Henderson: Don’t Hesitate to Pursue Your Passions


Andrea Oltra

Ashley Henderson, copy editor for he Daily Utah Chronicle, poses outside of the J. Willard Marriott Library on the University of Utah campus on March 23, 2023. (Photo by Andrea Oltra | The Daily Utah Chronicle)

By Ashley Henderson


When I first started at the University of Utah in 2018, I thought I had everything figured out: I would get my B.S. in astrophysics, gain extensive experience doing undergraduate research and secure a high-paying job straight out of college. To the shock of 18-year-old me, however, that is not quite how things went.

Contrary to my initial plan, I majored in materials science & engineering, spent more time working as a tutor than doing undergraduate research and eventually switched career paths to technical writing. Even though I haven’t done exactly what younger me had envisioned, I’m proud I had the courage to pursue my genuine interests.

The path I took to get to where I am today was messy. During my sophomore year, I switched from astrophysics to psychology to strategic communication to, finally, materials science & engineering. At the time, I believed the pros of getting an engineering degree outweighed the cons. So, for the next two years I buckled down and put my all into it — even though deep down I knew it wasn’t the right fit. 

This worked well for me, until it didn’t. Eventually, I became burnt out. I realized that I could no longer brute force my way through a major I didn’t enjoy, and I no longer wanted a career I wasn’t passionate about.

While it was a relief to accept these truths, I couldn’t have chosen worse timing, as it was the beginning of my final year at the U. Having already spent four years in college, I knew I didn’t have the funds to start over with another major. I decided I would finish the last year of my degree while I figured out what I really wanted to do.

I had already known for some time that I was interested in technical communication. I’ve always enjoyed writing, and I learned through my major that I also value taking complicated technical concepts and making them accessible to others. I’d never pursued it before because I didn’t think I’d be able to make a financially stable career with it. I was also afraid of the uncertainty that came with switching careers, and I didn’t know if it would be worth leaving the comfort of engineering, no matter how unhappy it made me. However, by this point my perspective had irreversibly shifted and I was ready for the change.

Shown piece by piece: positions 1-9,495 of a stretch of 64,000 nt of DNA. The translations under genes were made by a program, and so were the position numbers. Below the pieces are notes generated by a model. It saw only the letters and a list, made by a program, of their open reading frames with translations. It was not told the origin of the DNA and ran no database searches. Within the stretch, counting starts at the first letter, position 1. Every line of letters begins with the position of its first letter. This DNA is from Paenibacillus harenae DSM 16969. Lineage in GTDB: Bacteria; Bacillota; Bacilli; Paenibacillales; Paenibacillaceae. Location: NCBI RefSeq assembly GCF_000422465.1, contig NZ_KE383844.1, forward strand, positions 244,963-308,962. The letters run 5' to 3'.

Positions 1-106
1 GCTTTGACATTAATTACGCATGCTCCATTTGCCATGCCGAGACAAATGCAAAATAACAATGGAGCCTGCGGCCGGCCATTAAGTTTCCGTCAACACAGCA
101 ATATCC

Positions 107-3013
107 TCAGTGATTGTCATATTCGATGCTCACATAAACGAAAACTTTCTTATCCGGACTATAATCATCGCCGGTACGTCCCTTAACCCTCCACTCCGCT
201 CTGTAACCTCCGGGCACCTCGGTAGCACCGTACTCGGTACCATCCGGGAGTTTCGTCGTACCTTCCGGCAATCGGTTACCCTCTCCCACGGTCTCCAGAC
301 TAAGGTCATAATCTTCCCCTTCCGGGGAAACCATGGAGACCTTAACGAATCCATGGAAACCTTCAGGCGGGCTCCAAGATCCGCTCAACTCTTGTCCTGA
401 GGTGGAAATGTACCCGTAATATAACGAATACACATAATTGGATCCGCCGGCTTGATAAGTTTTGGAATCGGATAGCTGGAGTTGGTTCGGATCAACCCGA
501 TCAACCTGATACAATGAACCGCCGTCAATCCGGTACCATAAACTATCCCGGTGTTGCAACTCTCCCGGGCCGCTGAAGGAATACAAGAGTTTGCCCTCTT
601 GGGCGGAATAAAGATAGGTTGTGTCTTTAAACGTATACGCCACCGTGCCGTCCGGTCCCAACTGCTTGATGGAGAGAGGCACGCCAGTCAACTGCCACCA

Determined to get as much experience as possible with writing and editing before graduating, I signed up for two writing classes and joined the Chronicle as a copy editor in my last semester at the U. The writing classes have been interesting, but working for the Chronicle has been invaluable. 

The Chronicle has allowed me to meet new people and form a stronger connection with the campus community, both of which have been difficult to do since COVID hit. The Chronicle has also allowed me to gain vital editing experience by working on tens of articles each week, something I definitely need to become a successful technical editor. I believe that the interpersonal and editing skills I’ve developed at the Chronicle will greatly help me land a technical writer or editor position post-graduation.

The only regret I have is that I hadn’t changed course sooner. If I had pursued writing the moment I suspected I disliked my major, my college experience would have been so much more fulfilling. If there’s anything I’ve learned from this experience, it’s that you can’t wait to pursue your interests. Try things out, and even if they don’t work out, you’ll be living your life with no regrets.


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